|Point of Purchase||In-store||Online||Online|
While structuring this data may seem easy in this particular case, what if you were attempting to analyse data from millions of customers, with hundreds of different variables each? Ideally, a Data Lake would be able to draw insights from this data in its raw, unstructured format. While this is an oversimplification of the Data Lake concept, it clearly demonstrates its value.
WHAT MAKES DATA LAKES POSSIBLE?
Data Lakes typically operate in the Hadoop environment. Hadoop is an open source, Java-based programming framework that supports the processing of large amounts of data in a distributed computing environment. It is part of the Apache project created by the Apache Software Foundation. Specifically designed as a file system instead of a database, Hadoop can handle many different formats of data, making it the ideal platform for Data Lakes. Hadoop is a great tool to analyse data that doesn’t fit nicely into pre-defined tables. The framework can run on a large amount of servers that don’t share common memory or disks. When you want to load all of your data into Hadoop, the software will break down the data into pieces and spread them across the different servers while keeping track of where each piece of data is stored. This allows Data Lakes to be flexible and easily scalable.
THE FUTURE OF DATA LAKES
Some of the big names in enterprise software are already seeing the potential in Data Lakes. In 2015, Amazon Web Services released a video outlining how their platform can be harnessed to create Data Lakes. Microsoft has also developed a Data Lake solution as part of its Azure cloud suite. There are even some new players to watch out for. Zaloni, which procalims itself “The Data Lake Company”, recently received $7.5 million in funding in February of 2016.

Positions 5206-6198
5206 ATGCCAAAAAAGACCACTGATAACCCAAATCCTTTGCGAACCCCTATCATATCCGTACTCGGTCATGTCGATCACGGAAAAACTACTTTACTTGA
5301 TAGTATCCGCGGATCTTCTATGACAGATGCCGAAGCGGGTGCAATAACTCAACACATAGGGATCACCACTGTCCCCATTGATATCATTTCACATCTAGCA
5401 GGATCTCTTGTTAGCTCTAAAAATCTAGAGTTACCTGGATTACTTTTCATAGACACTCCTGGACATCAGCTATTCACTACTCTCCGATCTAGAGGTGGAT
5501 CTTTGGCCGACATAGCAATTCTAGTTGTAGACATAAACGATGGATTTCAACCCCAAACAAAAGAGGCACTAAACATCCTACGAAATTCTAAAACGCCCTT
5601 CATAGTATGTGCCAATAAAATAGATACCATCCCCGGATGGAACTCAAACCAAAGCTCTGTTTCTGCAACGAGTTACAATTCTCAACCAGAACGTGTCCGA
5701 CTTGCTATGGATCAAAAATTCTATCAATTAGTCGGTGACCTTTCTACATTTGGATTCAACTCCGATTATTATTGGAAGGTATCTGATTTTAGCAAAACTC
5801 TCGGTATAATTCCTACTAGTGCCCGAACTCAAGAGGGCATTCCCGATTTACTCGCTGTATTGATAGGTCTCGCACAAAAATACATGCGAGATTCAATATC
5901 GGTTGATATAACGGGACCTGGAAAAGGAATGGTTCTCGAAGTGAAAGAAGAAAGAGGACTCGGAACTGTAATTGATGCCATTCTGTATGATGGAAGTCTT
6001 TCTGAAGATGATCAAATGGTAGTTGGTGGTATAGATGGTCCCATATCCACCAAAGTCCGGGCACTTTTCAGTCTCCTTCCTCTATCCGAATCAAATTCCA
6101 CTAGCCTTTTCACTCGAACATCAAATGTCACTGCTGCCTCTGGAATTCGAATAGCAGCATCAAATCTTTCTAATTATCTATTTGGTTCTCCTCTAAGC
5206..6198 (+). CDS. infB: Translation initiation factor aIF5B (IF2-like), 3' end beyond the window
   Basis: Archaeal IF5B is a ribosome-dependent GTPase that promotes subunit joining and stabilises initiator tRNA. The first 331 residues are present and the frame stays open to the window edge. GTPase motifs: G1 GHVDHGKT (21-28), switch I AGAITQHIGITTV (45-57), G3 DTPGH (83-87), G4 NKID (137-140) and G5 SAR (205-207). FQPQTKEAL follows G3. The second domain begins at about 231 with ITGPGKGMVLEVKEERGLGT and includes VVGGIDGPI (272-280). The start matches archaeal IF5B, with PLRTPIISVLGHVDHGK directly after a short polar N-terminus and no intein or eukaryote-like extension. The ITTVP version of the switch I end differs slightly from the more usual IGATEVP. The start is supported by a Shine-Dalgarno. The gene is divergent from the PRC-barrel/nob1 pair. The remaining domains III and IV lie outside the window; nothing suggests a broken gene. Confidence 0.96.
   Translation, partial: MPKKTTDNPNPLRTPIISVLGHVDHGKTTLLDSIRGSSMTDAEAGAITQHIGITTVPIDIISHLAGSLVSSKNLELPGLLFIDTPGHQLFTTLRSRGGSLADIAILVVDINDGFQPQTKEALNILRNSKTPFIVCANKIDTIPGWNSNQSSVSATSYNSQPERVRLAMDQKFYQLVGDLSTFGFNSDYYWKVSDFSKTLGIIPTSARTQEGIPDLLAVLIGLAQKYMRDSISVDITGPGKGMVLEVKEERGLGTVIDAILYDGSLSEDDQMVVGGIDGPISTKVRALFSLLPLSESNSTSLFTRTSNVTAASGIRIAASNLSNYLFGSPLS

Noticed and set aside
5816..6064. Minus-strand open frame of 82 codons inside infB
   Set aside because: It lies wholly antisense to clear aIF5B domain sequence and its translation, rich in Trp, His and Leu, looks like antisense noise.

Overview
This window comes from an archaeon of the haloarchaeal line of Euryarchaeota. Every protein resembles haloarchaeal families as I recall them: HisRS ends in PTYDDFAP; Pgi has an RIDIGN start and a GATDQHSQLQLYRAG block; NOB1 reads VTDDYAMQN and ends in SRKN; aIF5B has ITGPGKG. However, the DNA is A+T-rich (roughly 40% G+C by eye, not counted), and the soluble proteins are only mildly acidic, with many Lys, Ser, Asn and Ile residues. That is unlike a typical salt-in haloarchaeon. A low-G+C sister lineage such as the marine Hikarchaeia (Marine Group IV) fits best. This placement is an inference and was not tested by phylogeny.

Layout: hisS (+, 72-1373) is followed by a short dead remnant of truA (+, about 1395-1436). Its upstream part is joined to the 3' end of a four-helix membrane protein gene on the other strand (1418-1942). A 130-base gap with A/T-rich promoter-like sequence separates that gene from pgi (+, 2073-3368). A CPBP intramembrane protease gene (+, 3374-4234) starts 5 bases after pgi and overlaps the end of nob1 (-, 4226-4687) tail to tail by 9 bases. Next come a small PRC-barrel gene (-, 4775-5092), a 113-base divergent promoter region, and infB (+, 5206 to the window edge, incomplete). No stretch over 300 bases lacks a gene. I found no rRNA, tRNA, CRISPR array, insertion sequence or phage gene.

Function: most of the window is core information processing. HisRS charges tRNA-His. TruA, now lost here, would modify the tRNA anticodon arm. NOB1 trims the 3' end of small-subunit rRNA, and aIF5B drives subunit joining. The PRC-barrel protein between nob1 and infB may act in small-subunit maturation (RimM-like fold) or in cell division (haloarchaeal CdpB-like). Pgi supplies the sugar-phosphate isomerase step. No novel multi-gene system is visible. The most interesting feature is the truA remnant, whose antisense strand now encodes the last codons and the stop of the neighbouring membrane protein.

While many of the traditional enterprise software vendors are dabbling in the Hadoop environment and Data Lakes, the company that has been making strides in this environment is SAP. SAP’s HANA platform combines an in-memory database with application services, high-speed analytics, and flexible data acquisition tools in a single, in-memory platform. Combing the processing power of SAP HANA with Hadoop’s ability to store and process huge amounts of data provides enormous potential. Specifically with the HANA Vora platform which utilizes Hadoop, SAP is helping businesses to bridge the divide between corporate data and Big Data to improve decision-making.
Theoretically, Data Lakes do provide a potential answer to the Big Data Problem as a new way to share, analyse, and interpret data. But, it seems that they have a long way to go. The Data Lake concept still has two major challenges, which are a lack of tools and skills. The Hadoop environment lacks mature metadata as well as security tools. This environment also has a shortage of skilled workers who are familiar with the open-source software framework.
James Dixon began discussing Data Lakes way back in 2010, when the concept may have been a bit ahead of its time. Like any other technological innovation, it seems that the Data Lake follows the traditional Hype Cycle. For its 2016 Hype Cycle for Data Science, Gartner identifies the Data Lake concept as currently being at the peak of inflated expectations. While we can still expect the concept to hit the dreaded trough of disillusionment in the near future, we can also expect it to eventually hit its plateau of productivity.